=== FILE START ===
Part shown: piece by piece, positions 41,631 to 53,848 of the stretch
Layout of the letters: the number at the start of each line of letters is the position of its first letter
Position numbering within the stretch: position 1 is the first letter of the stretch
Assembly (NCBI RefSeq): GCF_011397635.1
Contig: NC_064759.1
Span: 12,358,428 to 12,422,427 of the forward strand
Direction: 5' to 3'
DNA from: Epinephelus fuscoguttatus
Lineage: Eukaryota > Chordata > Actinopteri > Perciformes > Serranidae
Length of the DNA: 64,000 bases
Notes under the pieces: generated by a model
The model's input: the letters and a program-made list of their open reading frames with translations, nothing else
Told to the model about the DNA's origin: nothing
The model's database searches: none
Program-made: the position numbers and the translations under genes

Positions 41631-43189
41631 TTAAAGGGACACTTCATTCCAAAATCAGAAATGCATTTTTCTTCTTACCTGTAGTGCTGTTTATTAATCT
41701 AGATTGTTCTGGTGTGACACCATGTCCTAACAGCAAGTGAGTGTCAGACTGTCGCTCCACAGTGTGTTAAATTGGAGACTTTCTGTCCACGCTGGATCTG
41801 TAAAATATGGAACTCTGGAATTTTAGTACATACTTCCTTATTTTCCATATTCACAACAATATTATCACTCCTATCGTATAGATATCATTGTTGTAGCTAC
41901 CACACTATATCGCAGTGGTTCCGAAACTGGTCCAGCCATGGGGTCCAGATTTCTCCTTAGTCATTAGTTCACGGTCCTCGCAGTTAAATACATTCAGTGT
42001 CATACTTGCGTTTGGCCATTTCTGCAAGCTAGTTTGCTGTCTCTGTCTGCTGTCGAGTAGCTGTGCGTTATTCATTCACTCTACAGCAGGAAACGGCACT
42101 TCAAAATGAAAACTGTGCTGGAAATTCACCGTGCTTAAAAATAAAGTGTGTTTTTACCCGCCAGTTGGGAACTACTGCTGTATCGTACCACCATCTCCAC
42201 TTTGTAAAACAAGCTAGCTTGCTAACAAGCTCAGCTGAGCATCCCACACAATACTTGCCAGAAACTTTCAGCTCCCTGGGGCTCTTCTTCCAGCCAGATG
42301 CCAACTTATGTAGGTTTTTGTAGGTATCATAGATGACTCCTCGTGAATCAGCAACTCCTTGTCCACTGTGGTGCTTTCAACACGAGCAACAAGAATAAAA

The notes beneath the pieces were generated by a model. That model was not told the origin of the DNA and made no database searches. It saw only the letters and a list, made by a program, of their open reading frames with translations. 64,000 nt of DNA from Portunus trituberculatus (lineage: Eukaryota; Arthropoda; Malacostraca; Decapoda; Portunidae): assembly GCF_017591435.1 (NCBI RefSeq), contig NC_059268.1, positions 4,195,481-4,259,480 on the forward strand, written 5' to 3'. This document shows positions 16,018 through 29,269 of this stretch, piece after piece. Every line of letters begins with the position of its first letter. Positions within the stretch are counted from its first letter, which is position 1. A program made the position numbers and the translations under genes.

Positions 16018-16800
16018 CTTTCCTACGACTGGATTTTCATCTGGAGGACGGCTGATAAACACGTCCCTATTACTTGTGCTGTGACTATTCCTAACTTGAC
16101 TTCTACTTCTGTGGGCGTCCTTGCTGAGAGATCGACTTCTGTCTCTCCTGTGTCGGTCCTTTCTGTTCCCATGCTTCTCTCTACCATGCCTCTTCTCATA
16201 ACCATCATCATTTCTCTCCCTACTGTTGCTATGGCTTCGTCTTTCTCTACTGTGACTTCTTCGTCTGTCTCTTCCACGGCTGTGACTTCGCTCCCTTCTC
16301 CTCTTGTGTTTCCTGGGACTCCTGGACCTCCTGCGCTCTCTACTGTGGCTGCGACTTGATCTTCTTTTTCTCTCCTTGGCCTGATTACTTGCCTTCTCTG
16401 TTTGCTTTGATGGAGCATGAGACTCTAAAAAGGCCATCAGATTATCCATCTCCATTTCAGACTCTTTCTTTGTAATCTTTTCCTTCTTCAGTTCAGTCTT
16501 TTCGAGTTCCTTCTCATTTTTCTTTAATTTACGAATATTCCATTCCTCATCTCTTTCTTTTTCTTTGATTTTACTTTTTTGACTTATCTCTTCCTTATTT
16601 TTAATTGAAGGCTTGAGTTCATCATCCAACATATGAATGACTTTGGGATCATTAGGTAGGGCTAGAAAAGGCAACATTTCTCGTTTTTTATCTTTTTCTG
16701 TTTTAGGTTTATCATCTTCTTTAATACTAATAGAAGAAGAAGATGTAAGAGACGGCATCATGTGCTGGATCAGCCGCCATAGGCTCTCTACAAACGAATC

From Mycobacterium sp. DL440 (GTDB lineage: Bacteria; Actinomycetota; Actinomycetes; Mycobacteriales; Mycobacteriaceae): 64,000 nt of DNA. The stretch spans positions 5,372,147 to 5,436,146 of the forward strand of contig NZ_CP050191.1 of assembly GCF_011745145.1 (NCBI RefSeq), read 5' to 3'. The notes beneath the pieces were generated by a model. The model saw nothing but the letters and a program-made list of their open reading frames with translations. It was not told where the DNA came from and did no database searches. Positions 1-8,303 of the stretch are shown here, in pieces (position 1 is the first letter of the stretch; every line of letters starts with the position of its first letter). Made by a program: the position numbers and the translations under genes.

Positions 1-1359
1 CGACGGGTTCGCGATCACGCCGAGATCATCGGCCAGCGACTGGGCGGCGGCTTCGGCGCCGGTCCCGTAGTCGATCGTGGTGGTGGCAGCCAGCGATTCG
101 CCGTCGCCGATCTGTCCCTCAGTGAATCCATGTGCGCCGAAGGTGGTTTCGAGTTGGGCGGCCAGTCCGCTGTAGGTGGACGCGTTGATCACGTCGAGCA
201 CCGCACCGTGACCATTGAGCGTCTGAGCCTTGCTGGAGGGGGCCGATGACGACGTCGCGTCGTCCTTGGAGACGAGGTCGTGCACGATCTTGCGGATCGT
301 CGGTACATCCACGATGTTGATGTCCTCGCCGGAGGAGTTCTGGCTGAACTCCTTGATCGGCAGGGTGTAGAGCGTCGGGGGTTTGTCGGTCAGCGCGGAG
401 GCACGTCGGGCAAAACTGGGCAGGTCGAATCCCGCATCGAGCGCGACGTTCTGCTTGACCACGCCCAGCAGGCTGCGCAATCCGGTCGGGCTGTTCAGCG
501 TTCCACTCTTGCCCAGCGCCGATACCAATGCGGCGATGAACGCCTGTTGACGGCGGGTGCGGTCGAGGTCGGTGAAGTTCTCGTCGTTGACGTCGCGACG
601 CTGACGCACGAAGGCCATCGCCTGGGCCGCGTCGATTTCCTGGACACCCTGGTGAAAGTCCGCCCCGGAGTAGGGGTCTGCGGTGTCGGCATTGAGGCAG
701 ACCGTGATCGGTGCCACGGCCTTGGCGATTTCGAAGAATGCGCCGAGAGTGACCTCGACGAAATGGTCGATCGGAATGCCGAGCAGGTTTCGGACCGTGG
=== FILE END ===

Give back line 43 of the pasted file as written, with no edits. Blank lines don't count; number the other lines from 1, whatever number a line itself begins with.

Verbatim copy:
601 CTGACGCACGAAGGCCATCGCCTGGGCCGCGTCGATTTCCTGGACACCCTGGTGAAAGTCCGCCCCGGAGTAGGGGTCTGCGGTGTCGGCATTGAGGCAG